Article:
Using federal stimulus funds available through the U.S. Department of Housing and Urban Development’s Office of Affordable Housing Preservation, we upgraded all wall heating/cooling units, ceiling fans, lighting fixtures and refrigerators to more energy-efficient models. All water fixtures were fitted with aerators to reduce water consumption, and floors were replaced with green-label materials.

The retrofit also included installation of smart irrigation and solar-thermal water heating systems, as well as more efficient siding, insulation and cool (heat-reflecting) roofs that provide a more comfortable living environment while saving energy and reducing residents’ energy costs.

Some of Mutual Housing at Foothill Farms’ solar-thermal heating panels:

Armed with energy use and cost data from prior to the green renovations at Foothill Farms, our staff conducted an assessment to measure the savings generated by the improvements. Another round of infrastructure retrofits to improve water conservation and energy were completed in 2017.


Mutual Housing at Norwood

Our green rehab efforts at Mutual Housing at Norwood were made possible with support from the Sacramento Housing and Redevelopment Agency, as well as our steadfast national sponsor NeighborWorks America.

Features at the Norwood green project included upgrades to energy-efficient heating, air conditioning and lighting, faucet aerators and low-flow toilets. Also new is an array of water-saving landscape improvements, alongside a smart irrigation system that includes sensors to measure soil moistness – thus eliminating system activation during rainy weather.

The Norwood project qualified Mutual Housing California for our first Build It Green certification for a rehab project. The work began in March 2011 and was completed in August 2012.


Davis Communities

In 2013 Solar photovoltaic retrofits were completed at all four of our existing Mutual Housing communities in Davis: Twin Pines Mutual Housing Community, Owendale Mutual Housing Community, Tremont Green Mutual Housing Community, and Moore Village Mutual Housing Community.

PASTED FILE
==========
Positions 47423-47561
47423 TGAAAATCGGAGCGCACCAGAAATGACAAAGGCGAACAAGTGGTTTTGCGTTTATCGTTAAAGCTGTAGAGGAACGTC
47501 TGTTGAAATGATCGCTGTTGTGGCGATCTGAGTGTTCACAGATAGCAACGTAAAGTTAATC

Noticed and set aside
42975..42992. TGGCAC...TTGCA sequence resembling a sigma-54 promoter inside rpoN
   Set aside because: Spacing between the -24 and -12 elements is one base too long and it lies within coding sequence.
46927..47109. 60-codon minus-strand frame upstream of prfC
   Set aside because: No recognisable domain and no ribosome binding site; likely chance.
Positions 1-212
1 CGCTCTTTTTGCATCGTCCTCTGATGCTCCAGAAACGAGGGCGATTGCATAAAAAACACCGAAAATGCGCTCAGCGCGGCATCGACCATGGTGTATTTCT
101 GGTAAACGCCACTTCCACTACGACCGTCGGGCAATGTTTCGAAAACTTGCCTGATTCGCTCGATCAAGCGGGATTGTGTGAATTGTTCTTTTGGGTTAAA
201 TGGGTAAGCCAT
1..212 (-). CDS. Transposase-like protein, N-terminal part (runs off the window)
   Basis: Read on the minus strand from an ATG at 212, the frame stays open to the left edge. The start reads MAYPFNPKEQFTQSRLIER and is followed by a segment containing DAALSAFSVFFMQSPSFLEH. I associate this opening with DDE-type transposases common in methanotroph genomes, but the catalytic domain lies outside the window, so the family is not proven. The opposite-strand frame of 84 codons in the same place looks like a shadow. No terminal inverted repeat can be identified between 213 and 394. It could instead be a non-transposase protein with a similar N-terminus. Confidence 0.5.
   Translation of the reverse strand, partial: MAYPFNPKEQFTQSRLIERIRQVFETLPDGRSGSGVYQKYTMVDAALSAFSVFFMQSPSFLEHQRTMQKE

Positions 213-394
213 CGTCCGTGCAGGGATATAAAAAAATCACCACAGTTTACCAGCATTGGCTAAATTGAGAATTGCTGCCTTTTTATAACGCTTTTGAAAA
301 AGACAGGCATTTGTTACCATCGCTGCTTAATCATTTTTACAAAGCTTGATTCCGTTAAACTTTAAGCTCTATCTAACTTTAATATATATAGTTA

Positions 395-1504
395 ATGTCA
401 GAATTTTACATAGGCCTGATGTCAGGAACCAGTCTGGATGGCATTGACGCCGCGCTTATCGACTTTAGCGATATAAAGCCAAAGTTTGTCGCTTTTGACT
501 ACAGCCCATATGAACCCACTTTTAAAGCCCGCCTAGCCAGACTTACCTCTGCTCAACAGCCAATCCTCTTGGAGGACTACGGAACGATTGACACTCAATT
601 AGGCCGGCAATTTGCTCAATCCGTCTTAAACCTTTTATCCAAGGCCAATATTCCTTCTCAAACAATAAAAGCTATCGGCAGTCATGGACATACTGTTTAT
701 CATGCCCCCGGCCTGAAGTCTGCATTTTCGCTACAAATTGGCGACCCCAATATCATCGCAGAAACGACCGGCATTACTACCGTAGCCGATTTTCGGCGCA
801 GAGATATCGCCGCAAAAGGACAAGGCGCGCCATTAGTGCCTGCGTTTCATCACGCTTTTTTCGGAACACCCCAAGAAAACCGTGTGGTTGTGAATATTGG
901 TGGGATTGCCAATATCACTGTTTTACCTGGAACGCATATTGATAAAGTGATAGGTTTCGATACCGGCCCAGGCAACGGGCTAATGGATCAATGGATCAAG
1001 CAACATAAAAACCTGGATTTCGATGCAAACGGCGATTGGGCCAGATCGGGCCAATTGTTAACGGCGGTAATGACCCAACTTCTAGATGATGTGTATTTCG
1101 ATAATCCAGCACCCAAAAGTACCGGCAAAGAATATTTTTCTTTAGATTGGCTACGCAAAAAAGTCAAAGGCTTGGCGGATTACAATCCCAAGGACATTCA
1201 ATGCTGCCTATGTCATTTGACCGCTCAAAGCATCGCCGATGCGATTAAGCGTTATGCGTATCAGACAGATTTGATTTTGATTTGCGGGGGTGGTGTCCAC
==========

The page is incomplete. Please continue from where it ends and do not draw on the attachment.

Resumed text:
These projects were funded by federal energy tax credits and PG&E’s Multifamily Affordable Solar Housing (MASH) Program. The solar energy generated by the panels will be sold back to PG&E and will reduce the electricity costs for residents and for the property.


New Harmony Mutual Housing Community

New Harmony Mutual Housing Community, opened in February 2013, took the work we did at Mutual Housing at the Highlands to an even higher green standard. Remember all the green features you read about above at Highlands, and then picture all of that on (organic!) steroids:

Even more solar photovoltaic panels, generating more energy (and thus more cost-savings) to offset resident and staff use in living units and in the community center. Higher indoor air quality thanks to paints, trims, shelving, doors and counter-tops even lower in VOC and formaldehyde content. Minimal turf, super-high-efficiency irrigation, drought-resistant plantings and soils. More recycled-material finishes.

New Harmony Mutual Housing Community is the first affordable family housing in the City of Davis to be GreenPoint Rated by Build It Green, with the impressive score of 197. It will also meet the stringent Leadership in Energy and Environmental Design (LEED™) certification standards.